In these years in which Nintendo threatens everyone for copyright infringement, it is fun to remember this story: The first time Nintendo was in court in America was just for copyright infringement … but not as plaintiff! It was in fact called by Universal, which held film rights on the movie King Kong, in relation to their game Donkey Kong, just released under license for Colecovision ( Nintendo did not yet have its own console ).
The legal battle is long and fun to read, with the two sides trying to show how much King Kong is equal to or different from Donkey Kong. The parties, in turn, increasingly raise the economic demands of mutual compensation, reaching stratospheric amount of money.
Who took the hard knocks was Coleco, that terrified by the two giants fighting each other, immediately surrendered to the requests of Universal (even if he had already paid the rights to Nintendo) by paying 3% of the earning of Donkey Kong game cartridge sales to the multinational. The game was in fact distributed bundled with the console, and was one of the strengths of its advertising campaign.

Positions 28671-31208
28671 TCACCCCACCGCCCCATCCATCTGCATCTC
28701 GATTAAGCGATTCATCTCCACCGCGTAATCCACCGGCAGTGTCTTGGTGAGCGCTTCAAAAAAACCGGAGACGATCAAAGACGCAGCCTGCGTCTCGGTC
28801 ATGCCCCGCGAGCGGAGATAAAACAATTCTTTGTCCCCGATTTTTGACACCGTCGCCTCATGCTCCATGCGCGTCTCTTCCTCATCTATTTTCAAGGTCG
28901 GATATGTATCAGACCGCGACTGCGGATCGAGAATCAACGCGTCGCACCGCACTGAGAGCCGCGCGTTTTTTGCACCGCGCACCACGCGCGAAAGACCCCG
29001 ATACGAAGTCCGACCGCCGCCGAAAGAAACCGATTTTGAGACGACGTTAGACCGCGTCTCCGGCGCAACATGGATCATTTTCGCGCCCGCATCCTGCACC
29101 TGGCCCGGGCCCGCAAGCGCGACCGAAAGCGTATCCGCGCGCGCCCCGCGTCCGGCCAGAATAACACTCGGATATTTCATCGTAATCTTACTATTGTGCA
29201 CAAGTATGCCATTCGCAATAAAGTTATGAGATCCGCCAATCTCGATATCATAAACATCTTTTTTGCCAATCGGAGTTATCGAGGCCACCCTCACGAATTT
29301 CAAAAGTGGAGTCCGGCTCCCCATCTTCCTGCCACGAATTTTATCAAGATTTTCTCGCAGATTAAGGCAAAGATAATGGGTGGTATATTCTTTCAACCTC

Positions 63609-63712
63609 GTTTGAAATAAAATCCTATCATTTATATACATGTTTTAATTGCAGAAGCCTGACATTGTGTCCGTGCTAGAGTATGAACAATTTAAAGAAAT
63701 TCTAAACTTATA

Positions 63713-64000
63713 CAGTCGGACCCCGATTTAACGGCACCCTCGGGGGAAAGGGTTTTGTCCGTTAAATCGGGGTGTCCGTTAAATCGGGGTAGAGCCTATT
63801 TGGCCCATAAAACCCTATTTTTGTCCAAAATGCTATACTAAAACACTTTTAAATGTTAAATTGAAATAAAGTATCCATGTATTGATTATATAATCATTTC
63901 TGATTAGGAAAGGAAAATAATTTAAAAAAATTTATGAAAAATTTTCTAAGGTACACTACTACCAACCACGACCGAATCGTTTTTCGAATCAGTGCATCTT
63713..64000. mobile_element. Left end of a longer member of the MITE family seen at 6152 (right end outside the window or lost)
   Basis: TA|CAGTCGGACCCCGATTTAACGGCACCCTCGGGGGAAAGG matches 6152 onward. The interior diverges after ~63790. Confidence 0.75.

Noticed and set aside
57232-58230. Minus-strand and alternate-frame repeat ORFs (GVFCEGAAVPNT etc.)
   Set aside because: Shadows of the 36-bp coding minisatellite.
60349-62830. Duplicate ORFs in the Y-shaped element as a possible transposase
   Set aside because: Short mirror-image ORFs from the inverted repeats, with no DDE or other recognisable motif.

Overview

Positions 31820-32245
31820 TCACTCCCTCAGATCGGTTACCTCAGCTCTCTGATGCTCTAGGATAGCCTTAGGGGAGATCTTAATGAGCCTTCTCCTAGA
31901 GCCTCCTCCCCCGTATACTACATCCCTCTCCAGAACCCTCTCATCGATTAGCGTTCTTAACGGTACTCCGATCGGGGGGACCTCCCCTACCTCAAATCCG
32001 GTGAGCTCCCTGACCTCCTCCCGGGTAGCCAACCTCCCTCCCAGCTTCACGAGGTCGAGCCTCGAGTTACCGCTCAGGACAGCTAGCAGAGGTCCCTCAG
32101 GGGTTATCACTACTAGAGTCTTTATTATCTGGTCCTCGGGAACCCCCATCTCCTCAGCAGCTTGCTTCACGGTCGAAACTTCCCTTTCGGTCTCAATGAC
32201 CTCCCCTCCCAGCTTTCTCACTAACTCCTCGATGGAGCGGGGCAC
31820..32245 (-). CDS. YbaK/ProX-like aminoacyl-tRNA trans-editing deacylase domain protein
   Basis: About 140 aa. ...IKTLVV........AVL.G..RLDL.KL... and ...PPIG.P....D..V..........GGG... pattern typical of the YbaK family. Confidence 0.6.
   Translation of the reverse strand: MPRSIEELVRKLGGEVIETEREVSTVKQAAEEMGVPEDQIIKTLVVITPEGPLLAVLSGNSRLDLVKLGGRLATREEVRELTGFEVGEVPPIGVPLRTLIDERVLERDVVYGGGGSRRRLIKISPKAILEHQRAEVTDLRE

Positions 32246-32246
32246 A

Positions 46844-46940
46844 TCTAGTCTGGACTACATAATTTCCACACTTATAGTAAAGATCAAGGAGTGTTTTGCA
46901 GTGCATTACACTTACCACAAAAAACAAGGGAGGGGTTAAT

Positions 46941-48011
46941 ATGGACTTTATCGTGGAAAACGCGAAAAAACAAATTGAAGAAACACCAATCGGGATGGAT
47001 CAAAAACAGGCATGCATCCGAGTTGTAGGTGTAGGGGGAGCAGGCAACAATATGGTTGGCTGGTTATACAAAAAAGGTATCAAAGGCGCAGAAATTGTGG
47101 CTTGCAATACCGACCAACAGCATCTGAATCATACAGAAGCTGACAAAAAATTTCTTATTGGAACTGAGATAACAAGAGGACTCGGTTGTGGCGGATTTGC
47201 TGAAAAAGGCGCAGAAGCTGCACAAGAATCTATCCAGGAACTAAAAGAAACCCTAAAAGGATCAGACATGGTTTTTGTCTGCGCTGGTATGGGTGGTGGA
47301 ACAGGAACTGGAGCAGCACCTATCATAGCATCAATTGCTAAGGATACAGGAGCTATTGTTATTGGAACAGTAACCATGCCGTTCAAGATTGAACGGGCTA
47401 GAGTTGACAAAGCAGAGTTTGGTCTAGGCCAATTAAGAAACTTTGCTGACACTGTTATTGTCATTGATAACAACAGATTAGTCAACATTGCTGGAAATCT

Nintendo, on the other hand, eventually won hands down thanks to a good army of lawyers, headed by one who was even named Kirby (!). Miyamoto himself was called into question, and candidly declared that he was the designer of the game and knew little about copyright: Donkey Kong or King Kong, in his eyes he was just a monkey.
In short, in the end it was Universal who had to pay Nintendo “for the trouble”. Not only that: Nintendo, in his thirst for blood and revenge (Universal had paid them so much by now), attacked the poor Tiger Electronics, guilty of having released a pocket game “with a little man who had to save a woman kidnapped by an ape ”. The proposal to change the character, the graphics and the design of the levels was of no use.
History has it that these victories greatly increased Nintendo’s self-esteem, which for the first time confronted a Western multinational company and emerged victorious. Since then Nintendo has become inexorable and intolerant of any violation of its products, also because it had understood that copyright lawsuits are easy money, especially if the other party does not have the economic possibility to go to court.
Legend has it that the lawyer Kirby received (in addition to the fee) a 30-meter boat named “Donkey Kong” with attached certificate that granted him the rights “for the lifetime use of the Donkey Kong name on any vehicle navigation” and above all a character with his name: Kirby!